The relative risk estimates changed only slightly after we excluded women who were diagnosed with breast cancer within either the first 3 or the first 6 months after blood donation. There was also no statistically significant heterogeneity between relative risk estimates for women who were diagnosed with breast cancer less than 2 years after blood donation and those for women who were diagnosed with breast cancer more than 2 years after blood donation. However, when we restricted the analyses to the 174 women who were younger than 49 years (the median age at diagnosis for all case patients, which is just below the median age at menopause [50 years] in the EPIC cohort) at breast cancer diagnosis, the associations among breast cancer risk and hormone levels were slightly stronger than those in the overall analysis (for DHEAS: OR = 2.00 [95% CI = 1.14 to 3.51], Ptrend =.02; for testosterone: OR = 2.22 [95% CI = 1.18 to 4.18], Ptrend = .02; and for androstenedione: OR = 1.92 [95% CI = 1.06 to 3.45], Ptrend = .04), as was the inverse relationship between breast cancer risk and progesterone levels based on residuals of the spline models (OR = 0.52, 95% CI = 0.28 to 0.95; Ptrend = .04). For women who were 49 years or older at breast cancer diagnosis ( n = 196), these associations were less pronounced and not statistically significant. However, there was no statistically significant heterogeneity in relative risk estimates by age at breast cancer diagnosis for any of the hormones.

A subgroup analysis dichotomized by median age at blood donation (46.2 years) produced results that were similar to those of the subgroup analysis dichotomized by age at tumor diagnosis (results not shown); this result was not surprising, given that follow-up times (i.e., the time between blood donation and breast cancer diagnosis) were relatively short, so that there was a high correlation ( r = .92) between age at blood donation and age at tumor diagnosis.

D ISCUSSION

In this large multicenter cohort study, we found that premenopausal women who had elevated serum levels of testosterone or androstenedione or low levels of progesterone had an increased risk of breast cancer. Our data showed no clear relationship between breast cancer risk and premenopausal serum levels of estrone or estradiol.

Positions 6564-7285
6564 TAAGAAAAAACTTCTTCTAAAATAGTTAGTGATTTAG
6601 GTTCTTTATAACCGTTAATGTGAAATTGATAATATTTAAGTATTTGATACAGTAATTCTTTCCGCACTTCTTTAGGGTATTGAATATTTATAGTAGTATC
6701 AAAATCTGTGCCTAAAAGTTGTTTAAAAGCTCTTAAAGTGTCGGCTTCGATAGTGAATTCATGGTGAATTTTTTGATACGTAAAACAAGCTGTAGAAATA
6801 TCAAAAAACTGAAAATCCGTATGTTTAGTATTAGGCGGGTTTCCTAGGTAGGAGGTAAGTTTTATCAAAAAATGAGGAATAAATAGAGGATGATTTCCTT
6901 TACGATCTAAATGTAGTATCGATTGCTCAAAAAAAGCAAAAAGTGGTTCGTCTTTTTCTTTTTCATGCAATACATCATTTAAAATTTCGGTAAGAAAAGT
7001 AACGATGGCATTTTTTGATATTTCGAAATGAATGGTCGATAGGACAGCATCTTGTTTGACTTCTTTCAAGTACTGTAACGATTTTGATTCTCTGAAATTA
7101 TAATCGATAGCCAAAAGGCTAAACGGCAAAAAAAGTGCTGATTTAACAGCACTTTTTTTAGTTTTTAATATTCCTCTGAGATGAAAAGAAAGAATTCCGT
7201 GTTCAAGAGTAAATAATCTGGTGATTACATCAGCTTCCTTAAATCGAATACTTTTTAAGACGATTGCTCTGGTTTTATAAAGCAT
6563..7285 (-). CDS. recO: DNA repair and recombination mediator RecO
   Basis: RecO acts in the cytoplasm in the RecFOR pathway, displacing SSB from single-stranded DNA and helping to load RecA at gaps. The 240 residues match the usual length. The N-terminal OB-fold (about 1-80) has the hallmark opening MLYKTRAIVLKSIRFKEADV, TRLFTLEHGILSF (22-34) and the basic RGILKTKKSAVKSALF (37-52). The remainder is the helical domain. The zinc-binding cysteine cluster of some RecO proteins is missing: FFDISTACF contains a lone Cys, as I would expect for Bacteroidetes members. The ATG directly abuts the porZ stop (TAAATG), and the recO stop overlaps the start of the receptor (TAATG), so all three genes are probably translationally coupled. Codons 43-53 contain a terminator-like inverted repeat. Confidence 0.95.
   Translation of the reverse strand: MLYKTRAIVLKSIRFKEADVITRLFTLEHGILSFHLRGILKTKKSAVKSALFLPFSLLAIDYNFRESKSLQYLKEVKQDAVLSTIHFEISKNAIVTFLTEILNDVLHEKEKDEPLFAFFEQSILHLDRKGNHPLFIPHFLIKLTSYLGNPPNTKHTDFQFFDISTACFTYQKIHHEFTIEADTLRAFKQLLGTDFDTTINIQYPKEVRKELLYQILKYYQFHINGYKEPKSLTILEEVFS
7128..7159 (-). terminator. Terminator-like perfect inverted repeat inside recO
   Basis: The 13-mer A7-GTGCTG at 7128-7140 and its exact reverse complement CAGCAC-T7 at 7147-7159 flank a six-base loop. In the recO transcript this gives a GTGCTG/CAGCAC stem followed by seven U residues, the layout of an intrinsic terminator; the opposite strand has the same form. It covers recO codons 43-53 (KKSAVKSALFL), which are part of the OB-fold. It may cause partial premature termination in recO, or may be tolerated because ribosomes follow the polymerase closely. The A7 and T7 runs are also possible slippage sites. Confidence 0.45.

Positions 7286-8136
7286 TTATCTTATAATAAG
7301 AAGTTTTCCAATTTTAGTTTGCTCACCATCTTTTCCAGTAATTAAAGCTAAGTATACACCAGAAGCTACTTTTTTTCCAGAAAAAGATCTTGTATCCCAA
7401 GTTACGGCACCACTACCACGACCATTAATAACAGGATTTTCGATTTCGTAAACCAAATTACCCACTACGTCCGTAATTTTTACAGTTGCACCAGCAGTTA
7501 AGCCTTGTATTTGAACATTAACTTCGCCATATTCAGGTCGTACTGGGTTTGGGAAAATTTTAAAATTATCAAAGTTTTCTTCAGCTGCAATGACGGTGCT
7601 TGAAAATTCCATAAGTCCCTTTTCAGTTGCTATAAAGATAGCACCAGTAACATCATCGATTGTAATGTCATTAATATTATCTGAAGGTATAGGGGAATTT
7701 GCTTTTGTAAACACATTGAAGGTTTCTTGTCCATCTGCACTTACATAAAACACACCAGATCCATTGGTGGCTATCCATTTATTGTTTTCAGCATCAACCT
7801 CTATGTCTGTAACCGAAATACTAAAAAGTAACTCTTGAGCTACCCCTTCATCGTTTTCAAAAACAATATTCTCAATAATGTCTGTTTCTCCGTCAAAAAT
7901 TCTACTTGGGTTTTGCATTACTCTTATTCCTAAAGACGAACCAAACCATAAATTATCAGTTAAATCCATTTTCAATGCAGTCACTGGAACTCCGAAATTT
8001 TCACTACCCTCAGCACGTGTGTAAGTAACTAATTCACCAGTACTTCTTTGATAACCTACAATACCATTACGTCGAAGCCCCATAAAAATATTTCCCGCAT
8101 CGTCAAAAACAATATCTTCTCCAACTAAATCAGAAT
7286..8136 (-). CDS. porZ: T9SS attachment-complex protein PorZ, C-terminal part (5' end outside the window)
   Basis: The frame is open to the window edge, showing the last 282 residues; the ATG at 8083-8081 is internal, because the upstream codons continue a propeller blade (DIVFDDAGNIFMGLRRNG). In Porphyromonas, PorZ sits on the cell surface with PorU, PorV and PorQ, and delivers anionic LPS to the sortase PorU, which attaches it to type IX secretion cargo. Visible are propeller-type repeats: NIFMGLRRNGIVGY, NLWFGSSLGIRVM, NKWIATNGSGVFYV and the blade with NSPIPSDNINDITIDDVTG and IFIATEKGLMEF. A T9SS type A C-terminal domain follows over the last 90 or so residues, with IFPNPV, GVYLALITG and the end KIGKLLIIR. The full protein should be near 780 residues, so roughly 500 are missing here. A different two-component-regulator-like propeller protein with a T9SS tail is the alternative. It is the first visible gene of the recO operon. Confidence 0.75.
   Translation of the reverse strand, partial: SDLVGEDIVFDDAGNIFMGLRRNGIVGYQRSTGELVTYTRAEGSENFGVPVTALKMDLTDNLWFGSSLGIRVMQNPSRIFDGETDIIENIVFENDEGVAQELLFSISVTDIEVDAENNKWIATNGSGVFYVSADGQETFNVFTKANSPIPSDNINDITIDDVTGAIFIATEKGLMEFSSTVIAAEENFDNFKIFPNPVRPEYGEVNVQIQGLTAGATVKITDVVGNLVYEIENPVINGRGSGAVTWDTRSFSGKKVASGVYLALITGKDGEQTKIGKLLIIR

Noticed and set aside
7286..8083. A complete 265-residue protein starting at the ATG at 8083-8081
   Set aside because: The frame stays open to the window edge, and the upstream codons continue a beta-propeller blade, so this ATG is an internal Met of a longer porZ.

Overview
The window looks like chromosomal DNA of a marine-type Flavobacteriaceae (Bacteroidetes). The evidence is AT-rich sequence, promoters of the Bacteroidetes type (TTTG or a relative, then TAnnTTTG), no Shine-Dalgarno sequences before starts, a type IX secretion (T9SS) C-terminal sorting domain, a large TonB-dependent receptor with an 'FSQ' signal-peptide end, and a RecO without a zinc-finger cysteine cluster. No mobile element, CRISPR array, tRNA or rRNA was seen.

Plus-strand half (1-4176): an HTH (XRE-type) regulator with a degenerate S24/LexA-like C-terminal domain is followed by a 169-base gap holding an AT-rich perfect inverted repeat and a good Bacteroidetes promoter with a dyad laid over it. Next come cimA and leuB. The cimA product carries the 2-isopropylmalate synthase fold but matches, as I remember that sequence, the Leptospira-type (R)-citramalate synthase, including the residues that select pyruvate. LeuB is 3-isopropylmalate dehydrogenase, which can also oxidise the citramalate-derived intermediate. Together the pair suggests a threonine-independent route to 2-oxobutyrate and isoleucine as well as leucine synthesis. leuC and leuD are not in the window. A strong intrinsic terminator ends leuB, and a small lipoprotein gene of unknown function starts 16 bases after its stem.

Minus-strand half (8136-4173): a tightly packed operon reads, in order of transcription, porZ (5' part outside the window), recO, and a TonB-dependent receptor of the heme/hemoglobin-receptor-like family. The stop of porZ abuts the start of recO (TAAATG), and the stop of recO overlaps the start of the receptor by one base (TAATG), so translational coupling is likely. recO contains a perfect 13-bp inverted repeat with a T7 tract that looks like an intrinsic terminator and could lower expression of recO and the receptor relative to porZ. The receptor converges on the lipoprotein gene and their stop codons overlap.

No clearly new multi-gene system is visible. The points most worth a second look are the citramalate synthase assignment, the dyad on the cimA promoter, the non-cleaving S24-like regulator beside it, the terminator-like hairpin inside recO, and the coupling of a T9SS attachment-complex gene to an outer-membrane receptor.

Our study has several strengths. In contrast with traditional case–control studies, our study used a prospective design, which avoided inverse causation bias that may occur when alterations in endogenous hormone levels are induced by metabolic effects of a tumor or by antitumor treatments, psychological stress, or lifestyle changes after cancer diagnosis. Although our study included subjects from 19 recruitment centers in eight European countries, recruitment and blood collection protocols and questionnaire data were standardized across study centers. Furthermore, all hormone assays were performed in one laboratory, and samples from case patients and matched control subjects were always assayed at the same time. Our finding that women who had elevated premenopausal testosterone levels had an increased risk of breast cancer is consistent with observations made in another recent, carefully designed prospective study ( 13 ) in the Italian ORDET cohort (see discussion below) and is compatible with findings from the Guernsey cohort, in which women who developed breast cancer also had moderately (but nonstatistically significantly) higher levels of testosterone than control subjects ( 7 ) .

In the 1960s, Grattarola ( 20 ) hypothesized that breast cancer risk is increased among women who have an ovarian androgen excess, chronic anovulation, and an associated reduction of luteal-phase progesterone production [later called the ovarian hyperandrogenism/luteal inadequacy hypothesis ( 21 ) ]. This hypothesis was based on the observation that breast cancer patients often show hyperplasia of the endometrium—a pathognomonic symptom of ovarian androgen excess, chronic anovulation, and progesterone deficiency—and received some initial confirmation from a series of traditional case–control studies that showed that breast cancer patients have higher plasma or urinary concentrations of testosterone or its urinary metabolites ( 21 , 22 ) than cancer-free control subjects ( 20 , 23 , 24 ) . However, there is conflicting experimental evidence regarding the possible role of androgens in breast cancer development: androgens have been found to have both stimulatory and inhibitory effects on the proliferation of mammary epithelial and cancer cells in vitro and on the growth of experimentally induced mammary tumors in animals ( 2528 ) . In addition to having direct androgenic effects on breast tissue, elevated serum androgen levels may lead indirectly to increased estrogenic exposures of breast tissue because all steroidogenic enzymes necessary for the formation of estrogens from androgenic precursor molecules are present in normal mammary tissues and breast tumor specimens ( 29 ) .